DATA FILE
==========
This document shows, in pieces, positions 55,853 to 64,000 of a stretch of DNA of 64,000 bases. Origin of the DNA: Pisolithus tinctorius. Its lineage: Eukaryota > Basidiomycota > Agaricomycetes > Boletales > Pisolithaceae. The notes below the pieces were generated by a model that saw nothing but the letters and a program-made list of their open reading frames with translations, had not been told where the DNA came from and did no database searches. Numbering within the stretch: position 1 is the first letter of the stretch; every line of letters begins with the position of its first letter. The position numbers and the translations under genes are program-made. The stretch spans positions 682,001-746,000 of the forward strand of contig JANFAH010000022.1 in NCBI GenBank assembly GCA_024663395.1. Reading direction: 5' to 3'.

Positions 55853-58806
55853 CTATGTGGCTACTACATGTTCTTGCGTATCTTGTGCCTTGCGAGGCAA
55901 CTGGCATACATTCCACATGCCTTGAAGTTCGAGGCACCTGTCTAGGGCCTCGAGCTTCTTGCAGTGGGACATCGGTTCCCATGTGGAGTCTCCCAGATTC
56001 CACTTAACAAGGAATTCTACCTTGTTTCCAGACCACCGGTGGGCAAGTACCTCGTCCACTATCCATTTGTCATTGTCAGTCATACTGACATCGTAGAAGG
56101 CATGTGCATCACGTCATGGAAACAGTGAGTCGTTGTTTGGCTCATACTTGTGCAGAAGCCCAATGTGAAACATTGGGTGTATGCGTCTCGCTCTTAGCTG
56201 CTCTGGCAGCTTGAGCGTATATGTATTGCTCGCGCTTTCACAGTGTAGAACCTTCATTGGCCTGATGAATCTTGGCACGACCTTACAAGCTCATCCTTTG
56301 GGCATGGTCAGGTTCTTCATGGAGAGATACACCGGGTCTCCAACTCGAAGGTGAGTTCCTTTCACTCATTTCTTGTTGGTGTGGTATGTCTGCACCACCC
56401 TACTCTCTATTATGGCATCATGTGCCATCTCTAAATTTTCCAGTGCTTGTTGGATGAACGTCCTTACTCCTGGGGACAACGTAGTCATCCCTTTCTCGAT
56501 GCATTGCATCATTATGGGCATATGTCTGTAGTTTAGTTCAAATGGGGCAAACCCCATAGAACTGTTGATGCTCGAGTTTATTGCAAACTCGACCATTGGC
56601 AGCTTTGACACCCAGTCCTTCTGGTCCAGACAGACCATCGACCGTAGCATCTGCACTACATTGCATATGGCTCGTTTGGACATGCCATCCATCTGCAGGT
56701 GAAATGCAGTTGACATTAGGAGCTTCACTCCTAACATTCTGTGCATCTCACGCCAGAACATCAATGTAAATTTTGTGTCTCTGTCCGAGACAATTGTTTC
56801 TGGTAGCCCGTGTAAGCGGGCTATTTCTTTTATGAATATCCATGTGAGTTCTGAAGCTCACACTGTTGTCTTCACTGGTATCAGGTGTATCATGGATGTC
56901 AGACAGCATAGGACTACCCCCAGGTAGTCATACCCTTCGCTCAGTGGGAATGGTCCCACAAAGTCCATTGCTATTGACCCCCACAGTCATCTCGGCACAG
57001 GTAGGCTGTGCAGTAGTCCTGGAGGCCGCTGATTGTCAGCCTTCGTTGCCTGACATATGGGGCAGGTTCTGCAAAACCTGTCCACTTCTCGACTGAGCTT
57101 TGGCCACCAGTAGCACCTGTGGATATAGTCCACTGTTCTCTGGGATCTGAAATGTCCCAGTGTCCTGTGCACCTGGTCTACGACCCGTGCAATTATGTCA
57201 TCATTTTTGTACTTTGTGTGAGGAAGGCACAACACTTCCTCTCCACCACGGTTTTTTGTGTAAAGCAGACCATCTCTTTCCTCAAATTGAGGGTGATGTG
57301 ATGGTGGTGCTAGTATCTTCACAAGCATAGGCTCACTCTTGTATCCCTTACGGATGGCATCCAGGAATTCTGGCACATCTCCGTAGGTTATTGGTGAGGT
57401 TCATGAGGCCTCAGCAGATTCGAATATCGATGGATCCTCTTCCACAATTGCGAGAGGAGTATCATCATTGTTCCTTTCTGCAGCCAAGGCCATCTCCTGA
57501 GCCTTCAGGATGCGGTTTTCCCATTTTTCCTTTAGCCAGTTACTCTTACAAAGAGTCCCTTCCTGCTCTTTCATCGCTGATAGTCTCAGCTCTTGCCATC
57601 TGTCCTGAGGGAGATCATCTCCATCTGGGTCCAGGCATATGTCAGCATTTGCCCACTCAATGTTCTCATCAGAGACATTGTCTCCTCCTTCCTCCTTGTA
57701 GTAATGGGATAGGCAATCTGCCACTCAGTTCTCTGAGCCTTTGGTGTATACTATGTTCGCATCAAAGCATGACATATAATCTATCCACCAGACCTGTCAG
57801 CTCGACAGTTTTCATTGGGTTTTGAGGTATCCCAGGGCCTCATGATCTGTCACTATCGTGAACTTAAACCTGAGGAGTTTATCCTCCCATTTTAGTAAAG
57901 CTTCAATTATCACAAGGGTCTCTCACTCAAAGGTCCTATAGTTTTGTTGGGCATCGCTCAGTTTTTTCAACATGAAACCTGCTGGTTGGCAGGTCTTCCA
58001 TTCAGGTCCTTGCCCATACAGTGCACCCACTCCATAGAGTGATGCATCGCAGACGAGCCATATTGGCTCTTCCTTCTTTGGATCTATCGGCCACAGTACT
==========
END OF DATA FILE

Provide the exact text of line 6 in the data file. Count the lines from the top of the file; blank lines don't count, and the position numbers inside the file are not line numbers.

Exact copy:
56101 CATGTGCATCACGTCATGGAAACAGTGAGTCGTTGTTTGGCTCATACTTGTGCAGAAGCCCAATGTGAAACATTGGGTGTATGCGTCTCGCTCTTAGCTG